It's even in elite sports.
Coaches are sending teams out with the instruction 'have fun'. It makes sense and it's a useful approach for anyone who leads a team.
Here's the traditional way. Years ago, I was a television reporter on the sideline of a provincial rugby game. It was half-time and I could clearly hear a coach haranging his players about their mistakes in the first half. How motivational would that be? Those players may have avoided the same mistakes, but their motivation would be to keep the coach off their backs, not the risk-taking and opportunism that leads to outstanding performances.
The 'have fun' approach only seems soft.
Most people want to improve. They want to achieve. The need to be competent is one of three 'universal motivators'. Universal, because the motivators work regardless of culture.
Having fun in sports or challenging assignments comes with benefits that tap into that self-motivation. Allowing ourselves and others to have fun allows us to relax while focused on achieving more - being more creative, taking reasonable risks, staying motivated when things don't go as planned.
Fun, and everything that goes with it, beats haranging, top-down demands for performance.
Yes, there really is a single thing that accounts for healthier, happier, longer, more rewarding lives.
The objective evidence is compelling. Psychologists at Harvard University have been observing hundreds of people for 75 years – tracking them down at home and in their careers. (One participant ended up in the White House as president, others in prison – as guests.) It’s the longest, most comprehensive study of human thriving the world has ever seen.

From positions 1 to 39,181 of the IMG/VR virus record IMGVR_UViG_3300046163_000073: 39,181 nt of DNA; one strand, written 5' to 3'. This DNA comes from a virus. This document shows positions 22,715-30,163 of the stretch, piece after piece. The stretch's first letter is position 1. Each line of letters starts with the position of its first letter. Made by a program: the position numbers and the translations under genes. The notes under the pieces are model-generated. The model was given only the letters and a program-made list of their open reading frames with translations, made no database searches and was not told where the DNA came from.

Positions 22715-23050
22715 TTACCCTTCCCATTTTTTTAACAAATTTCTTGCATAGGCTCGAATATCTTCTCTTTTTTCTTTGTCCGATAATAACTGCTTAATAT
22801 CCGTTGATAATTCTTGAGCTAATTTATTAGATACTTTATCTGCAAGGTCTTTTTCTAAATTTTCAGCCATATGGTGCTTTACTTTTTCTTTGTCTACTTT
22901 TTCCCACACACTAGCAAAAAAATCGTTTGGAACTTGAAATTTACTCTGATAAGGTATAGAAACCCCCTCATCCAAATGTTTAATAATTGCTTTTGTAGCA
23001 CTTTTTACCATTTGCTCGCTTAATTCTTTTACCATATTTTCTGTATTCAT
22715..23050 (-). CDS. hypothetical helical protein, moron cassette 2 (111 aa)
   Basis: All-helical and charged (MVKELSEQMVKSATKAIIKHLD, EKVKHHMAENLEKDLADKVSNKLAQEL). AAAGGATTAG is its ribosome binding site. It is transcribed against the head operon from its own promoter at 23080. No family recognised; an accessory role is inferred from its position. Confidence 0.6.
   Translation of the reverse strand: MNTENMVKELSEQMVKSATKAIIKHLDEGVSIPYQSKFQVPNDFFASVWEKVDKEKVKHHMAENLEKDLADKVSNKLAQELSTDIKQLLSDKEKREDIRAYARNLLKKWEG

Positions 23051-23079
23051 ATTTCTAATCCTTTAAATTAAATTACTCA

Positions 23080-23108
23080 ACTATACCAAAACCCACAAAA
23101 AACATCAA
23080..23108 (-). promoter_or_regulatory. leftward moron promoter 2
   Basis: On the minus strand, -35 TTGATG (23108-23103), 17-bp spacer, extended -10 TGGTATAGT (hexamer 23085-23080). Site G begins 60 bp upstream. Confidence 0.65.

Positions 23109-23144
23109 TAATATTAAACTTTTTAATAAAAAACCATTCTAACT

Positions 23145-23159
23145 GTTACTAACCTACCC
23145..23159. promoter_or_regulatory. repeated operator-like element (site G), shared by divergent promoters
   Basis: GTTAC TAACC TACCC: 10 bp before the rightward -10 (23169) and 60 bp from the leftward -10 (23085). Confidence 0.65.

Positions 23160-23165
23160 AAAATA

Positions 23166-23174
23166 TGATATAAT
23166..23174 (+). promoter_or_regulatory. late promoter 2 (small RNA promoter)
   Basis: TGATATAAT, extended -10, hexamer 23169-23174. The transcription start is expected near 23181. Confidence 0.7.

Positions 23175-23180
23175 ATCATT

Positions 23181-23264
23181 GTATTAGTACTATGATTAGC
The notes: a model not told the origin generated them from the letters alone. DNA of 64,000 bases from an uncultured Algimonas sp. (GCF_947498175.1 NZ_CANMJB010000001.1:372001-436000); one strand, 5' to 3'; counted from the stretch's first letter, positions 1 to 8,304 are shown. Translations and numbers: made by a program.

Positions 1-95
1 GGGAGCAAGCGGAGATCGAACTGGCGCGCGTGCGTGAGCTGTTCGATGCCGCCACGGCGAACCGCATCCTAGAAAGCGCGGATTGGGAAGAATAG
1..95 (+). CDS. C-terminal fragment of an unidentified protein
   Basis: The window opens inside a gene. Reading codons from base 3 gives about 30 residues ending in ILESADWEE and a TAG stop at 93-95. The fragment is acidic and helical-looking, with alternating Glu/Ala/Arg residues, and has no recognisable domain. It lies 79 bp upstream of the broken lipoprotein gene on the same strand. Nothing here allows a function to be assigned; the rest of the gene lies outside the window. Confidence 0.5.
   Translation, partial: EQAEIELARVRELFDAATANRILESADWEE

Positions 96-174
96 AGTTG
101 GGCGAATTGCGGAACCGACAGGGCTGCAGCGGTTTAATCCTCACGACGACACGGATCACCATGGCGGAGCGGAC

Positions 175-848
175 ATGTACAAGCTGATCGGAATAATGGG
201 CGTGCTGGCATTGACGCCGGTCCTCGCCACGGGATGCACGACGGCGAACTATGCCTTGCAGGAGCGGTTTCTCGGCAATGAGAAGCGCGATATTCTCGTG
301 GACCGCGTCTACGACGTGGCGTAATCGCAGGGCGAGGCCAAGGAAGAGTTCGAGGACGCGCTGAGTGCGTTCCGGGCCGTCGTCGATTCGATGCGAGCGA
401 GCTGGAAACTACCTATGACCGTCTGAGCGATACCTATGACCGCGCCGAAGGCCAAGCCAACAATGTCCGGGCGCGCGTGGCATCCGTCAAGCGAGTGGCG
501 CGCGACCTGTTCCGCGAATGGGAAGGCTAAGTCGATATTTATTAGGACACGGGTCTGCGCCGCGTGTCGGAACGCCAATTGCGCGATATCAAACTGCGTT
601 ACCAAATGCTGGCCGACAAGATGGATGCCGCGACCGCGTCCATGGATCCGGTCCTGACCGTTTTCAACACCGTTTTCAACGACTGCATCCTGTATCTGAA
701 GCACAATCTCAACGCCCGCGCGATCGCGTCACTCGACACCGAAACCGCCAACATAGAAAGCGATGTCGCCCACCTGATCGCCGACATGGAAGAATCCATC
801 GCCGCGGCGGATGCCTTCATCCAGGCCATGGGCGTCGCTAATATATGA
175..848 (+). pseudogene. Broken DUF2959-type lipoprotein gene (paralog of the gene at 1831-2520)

The researchers recorded everything they could think of: their subjects’ height, weight, I.Q., their blood tests and brain scans, their success in their careers - even what parents, children and spouses had to say about them.
After 75 years, one single thing stood out above all others. It wasn’t wealth, nor prestige. And it wasn’t I.Q. nor even talent, nor determination. It wasn’t even being unusually tolerant, or a good communicator.
It was high-quality relationships.
The need to develop meaningful relationships is one of the three universal motivators. Researchers have calculated that isolation is about as risky as smoking 15 cigarettees a day.
At home, partners in high-quality relationships support each other through life’s troubles – but especially celebrate each other’s successes. Those partners take a long-term view of their relationships so they see disagreements and even some lapses in behaviour as part of a 'work in progress'.
Couldn't we bring the same qualities to our relationships at work?